2015 Trade Central Index
For any trade involving a major leaguer or a Prospect Handbook-caliber minor leaguer, we summarize the players’ strengths, weaknesses and possible future roles. We slant our trade analysis toward the […]
True aberration: Twins develop talent from within
by Jim Callis
CHICAGO—In August 2002, Bud Selig labeled the Twins an aberration. They were en route to winning the American League Central by 13 1/2 games, but Air Bud lumped the Twins with the Expos as the two franchises with the least potential for growth and questioned whether Minnesota would be able to afford its players the following season.
Of course, the Twins have captured two more division titles in the last two years.
But let's give Selig a little credit. He was correct . . . just not in the way he intended.
The Twins are an aberration. They're the only 2004 playoff team that ranks in the bottom half of major league payrolls and, not coincidentally, they're just one of two postseason clubs that developed more than half of their regulars.
Of the 15 players who make up Minnesota's lineup, five-man rotation and closer heading into the playoffs, 10 pulled on a Twins uniform when they reached the majors for the first time. That total would be 11 if überprospect Joe Mauer hadn't hurt his knee.
The Twins have drafted well, grabbing Michael Cuddyer and Torii Hunter (as well as Mauer) in the first round and finding Jacque Jones, Corey Koskie, Justin Morneau and Brad Radke in later rounds. They've also done some astute scouting in the minors.
When Chuck Knoblauch demanded a trade, Minnesota got Cristian Guzman in a package from the Yankees. The Twins also used Rick Aguilera to get Kyle Lohse from the Cubs and stole Lew Ford from the Red Sox in exchange for Hector Carrasco. Those moves pale in comparison to the decision to acquire a raw young lefty in the 1999 major league Rule 5 draft: AL Cy Young Award favorite Johan Santana.
None of those acquisitions had played above Class A before switching organizations.
Growing Their Own
It may be surprising considering their $145.75 million free-agent spending spree, but the Angels are the lone playoff team that can match the Twins' self-reliance. They also have 10 regulars who made their big league debut with the organization.
The faces may change in the next few years, but Anaheim's system will continue to provide the bulk of its talent. First baseman Casey Kotchman and third baseman Dallas McPherson are on the short list of the game's best position prospects, and both should win regular jobs in 2005. The Angels also have a wave of middle infielders surging toward the majors.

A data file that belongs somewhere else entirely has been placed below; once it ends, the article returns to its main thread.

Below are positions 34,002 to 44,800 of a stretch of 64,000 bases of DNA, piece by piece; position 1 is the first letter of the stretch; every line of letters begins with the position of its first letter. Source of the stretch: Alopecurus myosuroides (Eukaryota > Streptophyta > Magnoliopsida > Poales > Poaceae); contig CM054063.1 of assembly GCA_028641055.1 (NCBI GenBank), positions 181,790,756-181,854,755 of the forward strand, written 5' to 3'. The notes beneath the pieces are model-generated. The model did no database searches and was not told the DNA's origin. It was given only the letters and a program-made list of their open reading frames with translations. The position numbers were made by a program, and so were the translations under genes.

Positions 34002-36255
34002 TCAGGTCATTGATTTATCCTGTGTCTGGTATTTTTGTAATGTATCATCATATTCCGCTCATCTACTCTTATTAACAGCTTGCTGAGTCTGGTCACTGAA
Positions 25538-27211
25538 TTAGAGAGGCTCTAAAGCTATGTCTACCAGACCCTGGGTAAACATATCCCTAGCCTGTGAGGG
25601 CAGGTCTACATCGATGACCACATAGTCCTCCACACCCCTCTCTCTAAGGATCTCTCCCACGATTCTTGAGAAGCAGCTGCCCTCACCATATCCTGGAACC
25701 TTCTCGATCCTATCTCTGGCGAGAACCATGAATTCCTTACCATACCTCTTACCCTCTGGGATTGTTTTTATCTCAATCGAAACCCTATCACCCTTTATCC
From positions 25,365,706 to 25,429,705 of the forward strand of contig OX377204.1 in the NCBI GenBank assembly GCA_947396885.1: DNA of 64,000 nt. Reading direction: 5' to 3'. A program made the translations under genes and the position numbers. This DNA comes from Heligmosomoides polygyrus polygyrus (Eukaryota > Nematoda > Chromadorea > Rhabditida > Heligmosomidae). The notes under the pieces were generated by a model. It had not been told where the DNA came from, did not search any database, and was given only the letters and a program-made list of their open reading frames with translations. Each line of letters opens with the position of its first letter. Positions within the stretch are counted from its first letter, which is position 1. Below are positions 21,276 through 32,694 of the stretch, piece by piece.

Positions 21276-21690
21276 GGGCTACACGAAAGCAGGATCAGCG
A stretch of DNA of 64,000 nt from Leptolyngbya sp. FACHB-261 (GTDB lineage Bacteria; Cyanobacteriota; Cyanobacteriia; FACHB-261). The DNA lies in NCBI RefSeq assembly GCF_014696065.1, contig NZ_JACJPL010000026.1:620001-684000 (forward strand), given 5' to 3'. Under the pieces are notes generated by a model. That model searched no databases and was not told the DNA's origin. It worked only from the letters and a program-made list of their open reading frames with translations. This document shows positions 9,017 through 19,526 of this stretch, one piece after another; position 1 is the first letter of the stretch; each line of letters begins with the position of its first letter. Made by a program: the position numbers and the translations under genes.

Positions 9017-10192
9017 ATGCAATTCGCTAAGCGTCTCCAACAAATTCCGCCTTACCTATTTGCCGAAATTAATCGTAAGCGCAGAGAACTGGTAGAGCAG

The Braves' minor league department has been as consistently strong as their major league club during their string of 13 consecutive division titles. In BA's annual rankings of minor league talent, Atlanta never has dropped lower than seventh.
The team currently features an even split of seven in-house products and seven imports among its regulars. Andruw Jones, Chipper Jones and John Smoltz have been around for most (or all) of the run, while the double-play combination of Rafael Furcal and Marcus Giles arrived earlier this decade. This season, Adam LaRoche and Charles Thomas joined the mix.
The Braves don't have a homegrown pitcher in their rotation for the first time since 1878. (That's not a misprint, and the team used exactly one starter that year.) But Jose Capellan, Dan Meyer and Kyle Davies should change that in the next couple of seasons.
Houston's system is no match for Atlanta's, but the Astros also produced half of their postseason regulars. That group includes their best hitter (Lance Berkman), leading winner (Roy Oswalt) and the best closer in baseball down the stretch (Brad Lidge), as well as longtime mainstays Jeff Bagwell—he made his big league debut as an Astro after being pilfered from the Red Sox—and Craig Biggio.
Other End Of Spectrum
The Red Sox lie at the other extreme. Boston gets credit for just two of its regulars, 1993 first-rounder Trot Nixon and 1997 trade acquisition Jason Varitek. The Sox also signed Curt Schilling out of junior college, but he developed more and made his big league debut with the Orioles.
The Yankees aren't much better with four homegrown prospects: Derek Jeter, Jorge Posada, Mariano Rivera and Bernie Williams—none of whom were signed after 1992. (And no, they don't get credit for Orlando Hernandez and Hideki Matsui, longtime professionals in other countries.) It's going to be a few years before the two bitter rivals bring more talent to the majors, so Boston and New York will continue to depend on their hefty payrolls.
So too will St. Louis, which has have lived off trading for stars other teams couldn't afford: Jim Edmonds, Edgar Renteria, Scott Rolen, Larry Walker. Outside of catcher Yadier Molina, no youngsters are set to join born-and-bred Cardinals Dan Haren, Matt Morris and Albert Pujols.
The Dodgers found their two cornerstones, Adrian Beltre and Eric Gagne, on their own, but their only other true-blue regular is Alex Cora. Unlike the Boston, New York and St. Louis, Los Angeles does have a deep farm system and should take on much more of a homegrown flavor in the near future.
The Dodgers still have a long way to go to catch the Twins, however. They're an aberration that just won't quit.
You can reach Jim Callis by sending e-mail to firstname.lastname@example.org.